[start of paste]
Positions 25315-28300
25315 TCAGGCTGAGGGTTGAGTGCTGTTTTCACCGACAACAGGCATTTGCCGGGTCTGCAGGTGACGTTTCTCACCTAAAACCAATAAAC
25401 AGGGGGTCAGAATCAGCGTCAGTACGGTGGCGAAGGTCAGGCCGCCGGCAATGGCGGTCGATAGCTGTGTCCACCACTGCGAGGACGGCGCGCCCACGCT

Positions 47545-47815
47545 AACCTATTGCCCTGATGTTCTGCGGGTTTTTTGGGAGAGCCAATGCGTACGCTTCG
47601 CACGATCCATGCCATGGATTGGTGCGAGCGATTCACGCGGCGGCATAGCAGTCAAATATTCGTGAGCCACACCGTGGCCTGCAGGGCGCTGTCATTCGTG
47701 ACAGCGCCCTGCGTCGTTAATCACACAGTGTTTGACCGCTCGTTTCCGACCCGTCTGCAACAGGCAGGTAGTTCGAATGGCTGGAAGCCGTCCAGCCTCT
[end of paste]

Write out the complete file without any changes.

Positions 25315-28300
25315 TCAGGCTGAGGGTTGAGTGCTGTTTTCACCGACAACAGGCATTTGCCGGGTCTGCAGGTGACGTTTCTCACCTAAAACCAATAAAC
25401 AGGGGGTCAGAATCAGCGTCAGTACGGTGGCGAAGGTCAGGCCGCCGGCAATGGCGGTCGATAGCTGTGTCCACCACTGCGAGGACGGCGCGCCCACGCT

Positions 47545-47815
47545 AACCTATTGCCCTGATGTTCTGCGGGTTTTTTGGGAGAGCCAATGCGTACGCTTCG
47601 CACGATCCATGCCATGGATTGGTGCGAGCGATTCACGCGGCGGCATAGCAGTCAAATATTCGTGAGCCACACCGTGGCCTGCAGGGCGCTGTCATTCGTG
47701 ACAGCGCCCTGCGTCGTTAATCACACAGTGTTTGACCGCTCGTTTCCGACCCGTCTGCAACAGGCAGGTAGTTCGAATGGCTGGAAGCCGTCCAGCCTCT